You’ll also need a way to connect the audio from your video playback source to the church sound system. That sounds simple enough, but test the hookup prior to the actual presentation. Audio and video equipment have a history of conflict in these situations. Specifically, listen for hums or buzzes that crop up when you attach your video equipment to the sound system.
  • Use Care in Cabling

    Many video display systems use a video projector in conjunction with a computer to display text on the screen. Interfacing a video playback source with this existing system can be difficult. One of the most common problems is the cabling. Most video projectors offer multiple inputs – including composite and/or S-video – but you’ll have to use cabling specifically for your video source.
  • Transition Smoothly

    You may need to change projector inputs during the service when it’s time to show your video. With some projectors, the switch is automatic. With others, it means cycling through a menu or a list of available inputs: this can be very distracting to the congregation. On the bright side, some facilities have planned for these additions in advance and offer a simple, clean way to integrate your video programs. Practice your transition before the service so you can toggle quickly to the proper input on the projector.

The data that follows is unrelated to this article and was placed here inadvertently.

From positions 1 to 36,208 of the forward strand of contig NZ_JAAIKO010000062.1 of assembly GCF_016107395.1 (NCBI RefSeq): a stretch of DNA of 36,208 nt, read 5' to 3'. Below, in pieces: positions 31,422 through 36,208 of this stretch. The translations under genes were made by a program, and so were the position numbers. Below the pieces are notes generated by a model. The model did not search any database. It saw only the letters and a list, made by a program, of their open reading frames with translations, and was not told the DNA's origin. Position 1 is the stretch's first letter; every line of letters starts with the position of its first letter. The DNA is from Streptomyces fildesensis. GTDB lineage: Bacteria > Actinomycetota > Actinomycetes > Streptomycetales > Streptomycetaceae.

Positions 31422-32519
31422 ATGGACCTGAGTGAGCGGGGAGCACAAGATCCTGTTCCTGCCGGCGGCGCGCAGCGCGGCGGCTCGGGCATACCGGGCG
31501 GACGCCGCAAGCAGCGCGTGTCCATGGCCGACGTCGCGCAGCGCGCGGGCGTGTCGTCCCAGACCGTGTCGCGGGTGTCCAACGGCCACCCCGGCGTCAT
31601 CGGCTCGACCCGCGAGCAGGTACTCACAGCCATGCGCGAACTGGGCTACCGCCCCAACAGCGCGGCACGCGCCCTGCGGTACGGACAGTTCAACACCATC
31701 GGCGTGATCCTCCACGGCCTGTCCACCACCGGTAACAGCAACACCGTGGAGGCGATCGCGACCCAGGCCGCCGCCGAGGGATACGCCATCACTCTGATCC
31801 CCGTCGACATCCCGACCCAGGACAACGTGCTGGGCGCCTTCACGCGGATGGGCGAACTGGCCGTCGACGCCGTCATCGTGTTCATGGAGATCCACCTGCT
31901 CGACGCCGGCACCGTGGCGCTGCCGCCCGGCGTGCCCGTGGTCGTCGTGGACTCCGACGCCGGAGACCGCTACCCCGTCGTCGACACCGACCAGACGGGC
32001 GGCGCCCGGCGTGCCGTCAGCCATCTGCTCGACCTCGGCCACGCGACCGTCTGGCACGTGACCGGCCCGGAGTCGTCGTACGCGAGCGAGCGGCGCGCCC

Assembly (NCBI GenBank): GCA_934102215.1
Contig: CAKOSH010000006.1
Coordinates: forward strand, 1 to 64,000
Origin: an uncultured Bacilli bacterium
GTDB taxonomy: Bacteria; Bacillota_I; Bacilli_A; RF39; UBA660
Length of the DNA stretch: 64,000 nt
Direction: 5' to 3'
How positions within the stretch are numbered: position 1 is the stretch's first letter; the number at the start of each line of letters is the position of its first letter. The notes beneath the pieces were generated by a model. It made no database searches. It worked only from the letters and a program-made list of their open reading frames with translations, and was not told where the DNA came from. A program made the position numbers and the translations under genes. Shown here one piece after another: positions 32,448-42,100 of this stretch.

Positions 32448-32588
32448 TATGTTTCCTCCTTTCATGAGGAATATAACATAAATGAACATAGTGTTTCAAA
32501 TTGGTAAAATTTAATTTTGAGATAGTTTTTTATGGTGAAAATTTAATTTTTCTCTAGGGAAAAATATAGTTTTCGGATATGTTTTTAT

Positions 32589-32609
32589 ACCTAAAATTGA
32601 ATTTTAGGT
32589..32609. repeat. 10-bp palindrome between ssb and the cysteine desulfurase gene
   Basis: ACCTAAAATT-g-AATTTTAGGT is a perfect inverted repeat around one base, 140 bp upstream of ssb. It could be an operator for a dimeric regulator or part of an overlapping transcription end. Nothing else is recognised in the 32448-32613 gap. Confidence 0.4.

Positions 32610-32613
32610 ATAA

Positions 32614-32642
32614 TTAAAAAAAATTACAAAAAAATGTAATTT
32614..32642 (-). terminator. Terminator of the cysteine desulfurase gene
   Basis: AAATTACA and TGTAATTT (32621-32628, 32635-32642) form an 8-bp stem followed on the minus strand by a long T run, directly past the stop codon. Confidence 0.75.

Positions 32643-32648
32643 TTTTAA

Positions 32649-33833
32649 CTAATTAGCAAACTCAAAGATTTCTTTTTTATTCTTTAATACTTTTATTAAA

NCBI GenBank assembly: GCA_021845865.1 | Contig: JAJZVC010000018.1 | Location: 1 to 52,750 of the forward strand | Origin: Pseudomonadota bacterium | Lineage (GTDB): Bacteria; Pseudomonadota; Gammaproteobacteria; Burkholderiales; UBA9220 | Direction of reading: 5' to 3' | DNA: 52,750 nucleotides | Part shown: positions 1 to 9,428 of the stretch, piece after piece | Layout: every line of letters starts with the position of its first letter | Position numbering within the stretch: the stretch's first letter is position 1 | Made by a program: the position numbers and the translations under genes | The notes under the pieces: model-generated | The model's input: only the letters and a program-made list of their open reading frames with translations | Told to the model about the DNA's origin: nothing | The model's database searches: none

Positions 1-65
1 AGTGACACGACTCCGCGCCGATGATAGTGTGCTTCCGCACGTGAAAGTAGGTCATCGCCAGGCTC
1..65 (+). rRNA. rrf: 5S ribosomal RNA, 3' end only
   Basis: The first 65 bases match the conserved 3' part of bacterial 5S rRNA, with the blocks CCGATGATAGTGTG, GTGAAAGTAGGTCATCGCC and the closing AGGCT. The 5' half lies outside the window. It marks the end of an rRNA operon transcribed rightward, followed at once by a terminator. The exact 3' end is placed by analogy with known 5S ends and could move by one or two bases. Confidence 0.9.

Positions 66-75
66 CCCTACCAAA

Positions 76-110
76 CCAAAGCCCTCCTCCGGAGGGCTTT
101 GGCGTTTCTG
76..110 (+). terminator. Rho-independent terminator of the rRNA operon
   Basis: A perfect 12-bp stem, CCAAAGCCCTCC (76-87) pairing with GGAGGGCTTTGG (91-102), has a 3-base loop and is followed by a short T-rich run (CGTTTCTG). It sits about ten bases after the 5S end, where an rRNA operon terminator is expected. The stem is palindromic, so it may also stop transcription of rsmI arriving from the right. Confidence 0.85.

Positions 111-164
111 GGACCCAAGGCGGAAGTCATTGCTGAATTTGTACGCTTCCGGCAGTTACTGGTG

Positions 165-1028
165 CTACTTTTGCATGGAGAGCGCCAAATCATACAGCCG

Get Involved

There are many possibilities for video in worship. Experiment, but don’t be afraid of constructive criticism. Houses of worship are just now discovering this powerful medium, and anything new often raises questions in what can be a very conservative institution. A whole generation of church members have been trained to watch television from birth. Video can be a powerful tool to impact the folks in your flock, and it provides a great way for you to get involved at your church.

Sidebar: 4 Quick Ideas for Church Video

  • Interview members on a topic related to the message.

    What does Easter/Christmas/Passover/etc. mean to you?

    Share about a time when you experienced _________.
  • Advertise a church event.

    Retreats

    Family picnics

    Mission trips

    Service Opportunities
  • Highlight someone with a unique ministry.

    Sunday school teacher(s)

    Youth sponsor(s)

    Choir director

    Hospital visitation

    Care for shut-ins
  • Inform people about your church.

    New or perspective members

    Visitors

    TV commercial